During the last legislative session, state Sen. Ben Nevers fought hard for the expansion of Medicaid in Louisiana under the Affordable Care Act. But ultimately, a bill to put the issue on the ballot didn’t even make it out of committee.
But the legislature did pass another bill from Nevers, compelling the state Department of Health and Hospitals to come up with a plan for Louisiana to pilot “America Next” — Gov. Bobby Jindal’s alternative to Obamacare.
DHH put out their initial report in response a few weeks ago.
Last year, the Republican playbook for keeping control of the House of Representatives in 2014 and winning the Senate consisted of a fairly simple strategy: Run against Obamacare.
But now that the 2014 races are starting to take shape, that strategy isn't looking quite so simple. Democrats are fighting back. They're focusing on Republican opposition to the health law's expansion of Medicaid as a part of their own campaigns.
Many republican governors have taken a stand against Obamacare by refusing to expand Medicaid. Utah, which is one of the most republican states in the nation, remains undecided. But in a state where the majority of the population are Mormons, one bishop from the Church of Jesus Christ of Latter Day Saints says helping the poor is a moral obligation. Andrea Smardon from member station KUER in Salt Lake City has more.
At the conclusion of nearly five hours of emotional testimony, Senate Health and Welfare Committee Chairman David Heitmeier read the names of those weighing in on Senator Ben Nevers’ bill. The proposal would have put a constitutional amendment to expand Medicaid under the Affordable Care Act before voters in Louisiana.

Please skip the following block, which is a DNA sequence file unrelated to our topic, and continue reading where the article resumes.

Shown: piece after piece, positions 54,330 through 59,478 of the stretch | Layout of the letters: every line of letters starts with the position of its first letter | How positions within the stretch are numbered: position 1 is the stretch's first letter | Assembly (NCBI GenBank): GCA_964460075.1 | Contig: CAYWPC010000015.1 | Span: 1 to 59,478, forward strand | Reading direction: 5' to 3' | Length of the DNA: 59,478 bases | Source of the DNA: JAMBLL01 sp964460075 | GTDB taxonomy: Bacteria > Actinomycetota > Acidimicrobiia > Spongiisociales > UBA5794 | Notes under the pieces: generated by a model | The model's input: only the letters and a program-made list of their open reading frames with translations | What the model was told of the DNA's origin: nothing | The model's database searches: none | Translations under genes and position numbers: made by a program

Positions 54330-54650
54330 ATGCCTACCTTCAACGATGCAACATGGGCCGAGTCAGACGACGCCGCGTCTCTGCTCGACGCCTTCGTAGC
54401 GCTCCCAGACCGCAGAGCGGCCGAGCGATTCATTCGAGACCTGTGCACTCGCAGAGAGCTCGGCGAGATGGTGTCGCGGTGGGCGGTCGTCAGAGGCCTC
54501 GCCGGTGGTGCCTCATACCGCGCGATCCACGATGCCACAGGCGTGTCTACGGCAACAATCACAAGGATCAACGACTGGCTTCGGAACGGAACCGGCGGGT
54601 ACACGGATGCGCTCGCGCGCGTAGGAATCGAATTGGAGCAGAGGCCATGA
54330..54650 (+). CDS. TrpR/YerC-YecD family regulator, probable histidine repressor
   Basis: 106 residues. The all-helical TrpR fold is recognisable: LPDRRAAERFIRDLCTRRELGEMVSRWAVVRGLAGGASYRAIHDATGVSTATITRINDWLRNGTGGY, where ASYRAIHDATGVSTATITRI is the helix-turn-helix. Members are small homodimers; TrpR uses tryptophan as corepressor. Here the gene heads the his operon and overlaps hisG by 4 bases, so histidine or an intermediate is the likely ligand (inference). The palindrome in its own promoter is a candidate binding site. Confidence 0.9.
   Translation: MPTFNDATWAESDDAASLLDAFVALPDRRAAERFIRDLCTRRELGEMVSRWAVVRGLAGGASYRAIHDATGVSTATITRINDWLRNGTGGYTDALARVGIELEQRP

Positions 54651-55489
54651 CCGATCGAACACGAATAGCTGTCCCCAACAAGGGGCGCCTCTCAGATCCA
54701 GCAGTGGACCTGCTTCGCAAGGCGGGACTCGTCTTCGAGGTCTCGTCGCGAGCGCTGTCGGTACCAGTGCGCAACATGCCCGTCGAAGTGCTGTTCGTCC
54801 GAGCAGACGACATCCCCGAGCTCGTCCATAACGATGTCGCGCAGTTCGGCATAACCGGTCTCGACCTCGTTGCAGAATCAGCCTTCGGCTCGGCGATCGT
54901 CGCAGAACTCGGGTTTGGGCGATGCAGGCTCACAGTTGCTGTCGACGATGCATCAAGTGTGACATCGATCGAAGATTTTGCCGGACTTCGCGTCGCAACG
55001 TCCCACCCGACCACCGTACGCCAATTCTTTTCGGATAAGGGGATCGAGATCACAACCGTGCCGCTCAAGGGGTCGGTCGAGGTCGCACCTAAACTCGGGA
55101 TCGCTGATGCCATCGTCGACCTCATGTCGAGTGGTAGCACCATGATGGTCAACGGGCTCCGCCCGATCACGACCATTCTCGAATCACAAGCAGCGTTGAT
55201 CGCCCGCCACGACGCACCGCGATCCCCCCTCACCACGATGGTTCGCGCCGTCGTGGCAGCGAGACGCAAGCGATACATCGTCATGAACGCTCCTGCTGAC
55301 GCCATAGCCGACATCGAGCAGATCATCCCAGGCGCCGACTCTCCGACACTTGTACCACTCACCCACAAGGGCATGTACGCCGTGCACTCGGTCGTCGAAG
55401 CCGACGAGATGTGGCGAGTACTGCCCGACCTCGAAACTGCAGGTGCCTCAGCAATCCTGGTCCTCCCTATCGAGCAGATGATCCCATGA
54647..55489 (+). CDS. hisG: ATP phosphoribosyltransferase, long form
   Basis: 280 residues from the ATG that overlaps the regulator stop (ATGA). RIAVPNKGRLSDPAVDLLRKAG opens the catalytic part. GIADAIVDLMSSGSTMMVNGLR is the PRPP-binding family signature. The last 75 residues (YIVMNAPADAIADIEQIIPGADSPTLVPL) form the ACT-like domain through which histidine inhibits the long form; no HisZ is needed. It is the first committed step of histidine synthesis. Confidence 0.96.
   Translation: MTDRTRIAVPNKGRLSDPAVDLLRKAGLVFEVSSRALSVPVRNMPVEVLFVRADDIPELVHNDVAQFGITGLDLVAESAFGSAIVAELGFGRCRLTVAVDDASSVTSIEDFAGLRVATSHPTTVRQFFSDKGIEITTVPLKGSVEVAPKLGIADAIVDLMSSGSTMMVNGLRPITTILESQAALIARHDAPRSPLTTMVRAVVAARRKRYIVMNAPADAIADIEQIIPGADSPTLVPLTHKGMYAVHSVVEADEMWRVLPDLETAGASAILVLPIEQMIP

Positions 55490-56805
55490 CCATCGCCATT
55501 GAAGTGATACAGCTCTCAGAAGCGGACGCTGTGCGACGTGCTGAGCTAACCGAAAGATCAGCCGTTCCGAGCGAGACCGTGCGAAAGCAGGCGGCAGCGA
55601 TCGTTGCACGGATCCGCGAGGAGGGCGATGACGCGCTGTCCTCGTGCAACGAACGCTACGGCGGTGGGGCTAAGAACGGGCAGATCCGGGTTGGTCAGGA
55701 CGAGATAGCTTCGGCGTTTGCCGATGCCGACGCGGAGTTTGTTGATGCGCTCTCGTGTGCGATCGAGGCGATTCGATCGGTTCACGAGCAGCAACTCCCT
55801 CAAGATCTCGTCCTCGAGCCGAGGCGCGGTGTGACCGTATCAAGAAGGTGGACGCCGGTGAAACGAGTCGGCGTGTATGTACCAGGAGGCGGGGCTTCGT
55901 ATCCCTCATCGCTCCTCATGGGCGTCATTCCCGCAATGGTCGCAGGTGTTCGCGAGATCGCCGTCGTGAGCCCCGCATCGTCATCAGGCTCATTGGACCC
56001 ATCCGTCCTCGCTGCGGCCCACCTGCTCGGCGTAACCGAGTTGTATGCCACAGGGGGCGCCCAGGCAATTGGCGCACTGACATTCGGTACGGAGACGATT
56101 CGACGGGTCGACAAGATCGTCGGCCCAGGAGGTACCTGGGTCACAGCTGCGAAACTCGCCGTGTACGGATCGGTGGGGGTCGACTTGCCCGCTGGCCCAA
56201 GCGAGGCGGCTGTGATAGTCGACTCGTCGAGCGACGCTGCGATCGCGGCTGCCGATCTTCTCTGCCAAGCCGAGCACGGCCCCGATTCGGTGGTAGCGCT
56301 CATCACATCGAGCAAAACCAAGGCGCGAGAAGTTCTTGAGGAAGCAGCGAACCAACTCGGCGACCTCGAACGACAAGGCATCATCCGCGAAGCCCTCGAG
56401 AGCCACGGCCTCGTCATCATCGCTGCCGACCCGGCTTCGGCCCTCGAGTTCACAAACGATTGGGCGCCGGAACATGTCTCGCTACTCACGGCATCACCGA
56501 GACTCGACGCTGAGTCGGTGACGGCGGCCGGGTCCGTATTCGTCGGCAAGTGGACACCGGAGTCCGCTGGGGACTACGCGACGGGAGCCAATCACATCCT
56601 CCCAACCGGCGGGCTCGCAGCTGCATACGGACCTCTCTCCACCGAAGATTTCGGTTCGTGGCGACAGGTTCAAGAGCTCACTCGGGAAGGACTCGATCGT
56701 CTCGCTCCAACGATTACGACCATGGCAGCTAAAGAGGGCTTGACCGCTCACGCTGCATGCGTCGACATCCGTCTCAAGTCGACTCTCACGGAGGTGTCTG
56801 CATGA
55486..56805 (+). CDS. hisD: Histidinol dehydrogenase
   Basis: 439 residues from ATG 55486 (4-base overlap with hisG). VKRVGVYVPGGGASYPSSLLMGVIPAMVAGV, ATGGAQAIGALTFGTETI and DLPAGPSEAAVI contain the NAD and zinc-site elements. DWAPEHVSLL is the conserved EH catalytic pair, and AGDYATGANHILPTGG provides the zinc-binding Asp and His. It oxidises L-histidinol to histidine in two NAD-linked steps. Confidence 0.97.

“You’ve got a lot of support here, Sen. Nevers," Heitmeier said.
But Nevers didn’t have the support of the committee. His bill was stopped on a 6 to 2 vote that fell along party lines.
It’s been nearly a year since the state started implementing public-private partnerships for the LSU Hospital System, formerly known as Louisiana’s Charity Hospitals. The plan was pushed as a cost-saver for the state. How is it working out? Good for some and not so good for others—with patients and hospital caregivers caught in the middle.
A recent report by the Public Affairs Research Council of Louisiana concludes that with the privatization of the charity hospital system, Louisiana’s safety net is being reinvented.
The reinvention will likely come up again in the legislature when it convenes in March as lawmakers dig up debate on Medicaid expansion under Obamacare. And the candidates for governor will be staking out positions on healthcare reform.
Originally published on Wed December 11, 2013 9:10 am
The Affordable Care Act has produced a surge in the number of people signing up for Medicaid. The ACA offers billions of federal dollars to states to expand Medicaid coverage for the poor. But only 25 states have accepted the federal government's offer, and those that haven't could face economic and budget losses.